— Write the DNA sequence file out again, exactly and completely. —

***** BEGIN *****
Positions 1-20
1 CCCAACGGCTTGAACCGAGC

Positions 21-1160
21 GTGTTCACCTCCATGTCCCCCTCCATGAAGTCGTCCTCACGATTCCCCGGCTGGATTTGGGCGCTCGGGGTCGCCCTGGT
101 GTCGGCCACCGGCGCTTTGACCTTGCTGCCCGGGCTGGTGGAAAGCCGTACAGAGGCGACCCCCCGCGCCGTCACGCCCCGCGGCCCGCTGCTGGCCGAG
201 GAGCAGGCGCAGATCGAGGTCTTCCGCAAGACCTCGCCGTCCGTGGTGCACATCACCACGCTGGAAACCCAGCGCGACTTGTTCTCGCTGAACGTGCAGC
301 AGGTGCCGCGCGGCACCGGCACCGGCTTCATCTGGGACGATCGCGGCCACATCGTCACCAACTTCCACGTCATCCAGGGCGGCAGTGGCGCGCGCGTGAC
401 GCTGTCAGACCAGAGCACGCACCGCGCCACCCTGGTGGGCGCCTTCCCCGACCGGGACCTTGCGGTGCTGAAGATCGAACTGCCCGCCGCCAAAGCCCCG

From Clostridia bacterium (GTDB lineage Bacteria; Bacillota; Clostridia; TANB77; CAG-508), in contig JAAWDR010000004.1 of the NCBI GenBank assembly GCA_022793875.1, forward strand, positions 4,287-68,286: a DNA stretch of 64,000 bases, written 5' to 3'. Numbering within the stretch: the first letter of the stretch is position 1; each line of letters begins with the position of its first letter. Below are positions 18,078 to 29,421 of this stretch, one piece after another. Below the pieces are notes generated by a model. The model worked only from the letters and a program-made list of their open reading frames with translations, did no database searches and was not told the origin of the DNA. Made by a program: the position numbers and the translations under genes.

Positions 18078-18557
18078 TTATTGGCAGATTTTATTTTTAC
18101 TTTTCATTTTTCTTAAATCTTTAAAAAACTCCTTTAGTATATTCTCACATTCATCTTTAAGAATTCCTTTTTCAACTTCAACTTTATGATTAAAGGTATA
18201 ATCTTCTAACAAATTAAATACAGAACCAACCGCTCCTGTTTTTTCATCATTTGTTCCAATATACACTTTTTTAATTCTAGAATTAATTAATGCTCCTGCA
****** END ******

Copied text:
Positions 1-20
1 CCCAACGGCTTGAACCGAGC

Positions 21-1160
21 GTGTTCACCTCCATGTCCCCCTCCATGAAGTCGTCCTCACGATTCCCCGGCTGGATTTGGGCGCTCGGGGTCGCCCTGGT
101 GTCGGCCACCGGCGCTTTGACCTTGCTGCCCGGGCTGGTGGAAAGCCGTACAGAGGCGACCCCCCGCGCCGTCACGCCCCGCGGCCCGCTGCTGGCCGAG
201 GAGCAGGCGCAGATCGAGGTCTTCCGCAAGACCTCGCCGTCCGTGGTGCACATCACCACGCTGGAAACCCAGCGCGACTTGTTCTCGCTGAACGTGCAGC
301 AGGTGCCGCGCGGCACCGGCACCGGCTTCATCTGGGACGATCGCGGCCACATCGTCACCAACTTCCACGTCATCCAGGGCGGCAGTGGCGCGCGCGTGAC
401 GCTGTCAGACCAGAGCACGCACCGCGCCACCCTGGTGGGCGCCTTCCCCGACCGGGACCTTGCGGTGCTGAAGATCGAACTGCCCGCCGCCAAAGCCCCG

From Clostridia bacterium (GTDB lineage Bacteria; Bacillota; Clostridia; TANB77; CAG-508), in contig JAAWDR010000004.1 of the NCBI GenBank assembly GCA_022793875.1, forward strand, positions 4,287-68,286: a DNA stretch of 64,000 bases, written 5' to 3'. Numbering within the stretch: the first letter of the stretch is position 1; each line of letters begins with the position of its first letter. Below are positions 18,078 to 29,421 of this stretch, one piece after another. Below the pieces are notes generated by a model. The model worked only from the letters and a program-made list of their open reading frames with translations, did no database searches and was not told the origin of the DNA. Made by a program: the position numbers and the translations under genes.

Positions 18078-18557
18078 TTATTGGCAGATTTTATTTTTAC
18101 TTTTCATTTTTCTTAAATCTTTAAAAAACTCCTTTAGTATATTCTCACATTCATCTTTAAGAATTCCTTTTTCAACTTCAACTTTATGATTAAAGGTATA
18201 ATCTTCTAACAAATTAAATACAGAACCAACCGCTCCTGTTTTTTCATCATTTGTTCCAATATACACTTTTTTAATTCTAGAATTAATTAATGCTCCTGCA